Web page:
Intuit’s [INTU] share price has been a solid performer this year. Since hitting a low of $187.68 in the mid-March coronavirus sell-off, the stock has climbed 65.48% to close at $322.23 on the 21 August. Traders who picked up shares in March are already enjoying a decent profit, but is there more upside to come?
It hasn’t all be plain sailing for the maker of accounting software QuickBooks and TurboTax. Despite the overall gains, Intuit’s share price slid in July and the US government’s decision to delay the deadline for filing taxes saw revenues drop in the third quarter.
Still, Intuit’s share price is up 21.07% year-to-date (through 21 August’s close) and analysts are betting that Q4 earnings will deliver this week.
Are the analysts right to be optimistic about Intuit’s share price? And what should investors watch out for in Intuit’s Q4 earnings?
When is Intuit reporting Q4 earnings?
What could move Intuit’s share price post-earnings?
Intuit saw revenues increase in the first half of the year, and it looked like momentum would continue into the third quarter. With the US government delaying its deadline for filing taxes, however, that wasn’t to be:
“...the COVID-19 pandemic resulted in the IRS extending the tax filing deadline to July 15. This caused the timing of millions of tax filings to shift later in the season, resulting in total revenue declining 8 percent in the quarter," said Sasan Goodarzi, Intuit’s CEO.
With revenues down, earnings also took a hit, coming in at $4.11 a share — down 21% from the $5.22 a share seen the previous year. With the upcoming Q4 earnings covering the IRS’s extended tax deadline, Intuit could see an increase in revenue making up for last quarter’s disappointing results.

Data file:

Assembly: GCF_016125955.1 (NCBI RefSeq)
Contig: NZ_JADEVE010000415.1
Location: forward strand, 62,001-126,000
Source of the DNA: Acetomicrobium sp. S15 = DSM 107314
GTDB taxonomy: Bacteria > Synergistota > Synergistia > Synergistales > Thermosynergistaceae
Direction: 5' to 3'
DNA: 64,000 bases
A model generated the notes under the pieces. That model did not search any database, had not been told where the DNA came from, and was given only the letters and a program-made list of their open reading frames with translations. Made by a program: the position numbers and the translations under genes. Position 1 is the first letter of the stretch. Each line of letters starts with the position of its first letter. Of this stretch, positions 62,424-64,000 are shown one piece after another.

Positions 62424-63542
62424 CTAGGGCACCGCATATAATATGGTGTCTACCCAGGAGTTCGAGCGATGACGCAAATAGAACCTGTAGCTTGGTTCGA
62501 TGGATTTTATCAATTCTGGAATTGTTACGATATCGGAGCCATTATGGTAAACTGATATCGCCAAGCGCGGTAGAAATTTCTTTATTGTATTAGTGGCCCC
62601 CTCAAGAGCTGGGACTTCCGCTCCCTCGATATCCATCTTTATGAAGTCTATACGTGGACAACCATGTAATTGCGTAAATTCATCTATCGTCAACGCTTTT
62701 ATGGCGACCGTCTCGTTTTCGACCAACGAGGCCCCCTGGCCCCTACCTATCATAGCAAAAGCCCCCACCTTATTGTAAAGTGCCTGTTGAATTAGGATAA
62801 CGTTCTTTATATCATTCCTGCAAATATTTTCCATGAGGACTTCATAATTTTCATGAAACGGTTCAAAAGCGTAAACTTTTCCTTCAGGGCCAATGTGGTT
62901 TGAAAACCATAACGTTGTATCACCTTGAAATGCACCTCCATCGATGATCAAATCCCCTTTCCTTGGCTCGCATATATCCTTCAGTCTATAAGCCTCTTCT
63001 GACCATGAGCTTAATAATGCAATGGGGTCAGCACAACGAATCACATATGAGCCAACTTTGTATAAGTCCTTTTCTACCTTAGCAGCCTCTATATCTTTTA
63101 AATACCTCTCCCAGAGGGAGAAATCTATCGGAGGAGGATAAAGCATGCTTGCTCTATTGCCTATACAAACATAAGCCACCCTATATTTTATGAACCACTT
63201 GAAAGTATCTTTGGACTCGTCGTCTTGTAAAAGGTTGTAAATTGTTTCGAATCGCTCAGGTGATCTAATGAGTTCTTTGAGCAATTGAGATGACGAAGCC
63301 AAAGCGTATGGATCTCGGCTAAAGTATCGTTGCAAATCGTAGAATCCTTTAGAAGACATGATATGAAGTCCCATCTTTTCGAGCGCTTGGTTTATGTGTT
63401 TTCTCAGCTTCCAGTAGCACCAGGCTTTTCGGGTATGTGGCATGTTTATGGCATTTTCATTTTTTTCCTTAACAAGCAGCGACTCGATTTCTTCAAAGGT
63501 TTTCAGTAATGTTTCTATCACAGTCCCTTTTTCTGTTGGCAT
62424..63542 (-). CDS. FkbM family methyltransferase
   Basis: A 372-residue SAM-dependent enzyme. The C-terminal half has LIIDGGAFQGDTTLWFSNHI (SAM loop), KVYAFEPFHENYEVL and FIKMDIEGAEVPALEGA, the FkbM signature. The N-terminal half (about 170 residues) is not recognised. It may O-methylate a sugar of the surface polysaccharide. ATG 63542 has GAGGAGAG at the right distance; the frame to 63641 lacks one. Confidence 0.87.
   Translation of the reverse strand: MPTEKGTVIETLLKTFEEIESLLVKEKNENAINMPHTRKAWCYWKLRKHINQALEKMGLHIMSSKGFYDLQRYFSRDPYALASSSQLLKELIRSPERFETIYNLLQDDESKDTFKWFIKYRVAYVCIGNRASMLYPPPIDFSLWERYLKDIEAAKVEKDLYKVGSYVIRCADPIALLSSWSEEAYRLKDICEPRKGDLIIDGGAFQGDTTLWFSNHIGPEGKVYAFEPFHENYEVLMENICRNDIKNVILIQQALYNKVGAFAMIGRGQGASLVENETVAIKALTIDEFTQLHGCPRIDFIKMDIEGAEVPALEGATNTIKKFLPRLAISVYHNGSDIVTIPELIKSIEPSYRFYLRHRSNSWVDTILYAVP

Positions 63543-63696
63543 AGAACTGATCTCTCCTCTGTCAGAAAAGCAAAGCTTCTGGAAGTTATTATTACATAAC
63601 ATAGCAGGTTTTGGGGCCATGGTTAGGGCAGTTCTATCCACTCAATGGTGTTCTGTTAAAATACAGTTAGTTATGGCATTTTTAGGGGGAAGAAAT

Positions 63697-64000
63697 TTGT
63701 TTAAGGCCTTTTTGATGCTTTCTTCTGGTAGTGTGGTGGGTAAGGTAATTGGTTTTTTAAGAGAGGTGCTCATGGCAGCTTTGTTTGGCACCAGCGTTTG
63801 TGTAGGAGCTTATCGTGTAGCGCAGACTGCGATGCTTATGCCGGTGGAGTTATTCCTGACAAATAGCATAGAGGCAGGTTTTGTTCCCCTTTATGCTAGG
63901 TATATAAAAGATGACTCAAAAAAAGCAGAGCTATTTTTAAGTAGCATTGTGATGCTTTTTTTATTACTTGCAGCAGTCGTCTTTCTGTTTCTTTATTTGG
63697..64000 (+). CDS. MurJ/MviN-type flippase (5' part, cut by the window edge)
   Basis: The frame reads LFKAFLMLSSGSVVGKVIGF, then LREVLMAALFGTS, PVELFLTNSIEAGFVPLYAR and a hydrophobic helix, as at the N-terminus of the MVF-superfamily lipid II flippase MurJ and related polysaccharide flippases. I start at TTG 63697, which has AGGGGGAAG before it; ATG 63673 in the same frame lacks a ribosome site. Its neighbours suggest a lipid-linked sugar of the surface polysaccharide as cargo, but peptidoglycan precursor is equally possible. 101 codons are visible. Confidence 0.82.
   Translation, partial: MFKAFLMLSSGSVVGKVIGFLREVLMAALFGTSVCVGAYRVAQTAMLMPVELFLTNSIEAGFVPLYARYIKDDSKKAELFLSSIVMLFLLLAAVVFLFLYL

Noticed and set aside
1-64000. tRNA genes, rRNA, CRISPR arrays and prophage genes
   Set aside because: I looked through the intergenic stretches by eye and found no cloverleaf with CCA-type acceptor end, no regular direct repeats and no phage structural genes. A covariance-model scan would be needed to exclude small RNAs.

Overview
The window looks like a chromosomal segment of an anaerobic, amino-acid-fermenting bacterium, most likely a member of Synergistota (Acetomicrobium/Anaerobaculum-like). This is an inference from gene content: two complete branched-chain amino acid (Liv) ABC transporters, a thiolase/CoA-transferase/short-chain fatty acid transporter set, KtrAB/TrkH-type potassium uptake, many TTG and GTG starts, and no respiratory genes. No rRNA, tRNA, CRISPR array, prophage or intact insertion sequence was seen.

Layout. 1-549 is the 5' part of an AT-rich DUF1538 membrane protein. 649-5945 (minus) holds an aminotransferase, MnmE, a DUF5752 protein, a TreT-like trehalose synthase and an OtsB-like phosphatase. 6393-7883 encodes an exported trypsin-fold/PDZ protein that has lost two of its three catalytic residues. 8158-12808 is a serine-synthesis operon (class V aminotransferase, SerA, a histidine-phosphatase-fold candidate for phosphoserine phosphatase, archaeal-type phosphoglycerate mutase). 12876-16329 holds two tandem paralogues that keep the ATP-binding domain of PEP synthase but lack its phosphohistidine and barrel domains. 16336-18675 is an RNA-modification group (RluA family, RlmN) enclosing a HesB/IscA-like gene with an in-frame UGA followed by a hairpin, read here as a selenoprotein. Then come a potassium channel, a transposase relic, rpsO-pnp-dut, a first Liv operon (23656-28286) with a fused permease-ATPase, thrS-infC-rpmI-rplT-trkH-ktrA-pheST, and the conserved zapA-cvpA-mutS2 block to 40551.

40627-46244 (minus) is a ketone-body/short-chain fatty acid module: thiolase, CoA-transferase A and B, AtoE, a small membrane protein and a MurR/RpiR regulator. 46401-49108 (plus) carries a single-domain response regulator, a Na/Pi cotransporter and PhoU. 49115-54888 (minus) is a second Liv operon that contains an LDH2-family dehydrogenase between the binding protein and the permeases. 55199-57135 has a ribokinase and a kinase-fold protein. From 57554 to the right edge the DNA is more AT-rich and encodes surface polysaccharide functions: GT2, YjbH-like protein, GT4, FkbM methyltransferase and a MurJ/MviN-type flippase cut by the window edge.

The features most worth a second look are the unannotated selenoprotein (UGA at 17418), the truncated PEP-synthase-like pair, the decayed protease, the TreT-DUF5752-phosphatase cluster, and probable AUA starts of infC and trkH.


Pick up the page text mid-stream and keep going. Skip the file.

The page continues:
Promisingly, the lucrative small business segment has seen a continued shift to online services. QuickBooks’ online accounting revenue grew 36% while revenue from online services grew 16%. This reflects Intuit’s strategy of ditching legacy systems and moving its products to cloud subscription services. Shareholders should watch for further updates from this business area, especially if the current pandemic has triggered greater adoption, as it could well stand to boost Intuit’s share price.
Despite a disappointing quarter, Intuit still handed out a $0.53 dividend per share. Shareholders will be hoping for a similar or better pay out when Q4 earnings are announced.
What is Wall Street expecting for Q4?
Wall Street is forecasting earnings of $1.04 per share, up a huge 1255.6% from the $0.09 loss seen in the same period last year. Revenues are expected to be $1.56bn, up 55.8% from the £994m seen last year.
Could an earnings beat be on the cards? Intuit has managed to beat expectations in three of the past four quarters. Last quarter’s underwhelming results missed expectations but, given the extenuating circumstances at play, investors might want to disregard that loss. With expectations so high this time around, however, another miss can’t be ruled out.
So, time to buy Intuit?
Intuit’s share price hit a 52-week high after analysts at Wells Fargo hiked their target price to $345. Quite the jump from $300, this new target would see a 7.07% upside on 21 August’s closing price if hit. This is at the top end of expectations, with the stock currently trading 5.4% higher than the consensus $304.75 price target from analysts tracking the stock on Yahoo Finance.
Other targets include $320 from Guggenheim, $315 from KeyCorp and $290 from Morgan Stanley. All of these suggest that Intuit’s share price through 21 August’s close is a shade overvalued.
For Intuit’s share price to hit Wells Fargo’s target, it will need a strong Q4 earnings performance. With expectations so high, any miss could see the share price dip. Other headwinds include a second wave of the coronavirus, which would hit revenue from Intuit’s lucrative small business and self-employed market. But, if most of the disruption is over, Intuit’s share price could stand to rise.
Source: This content has been produced by Opto trading intelligence for Century Financial and was originally published on cmcmarkets.com/en-gb/opto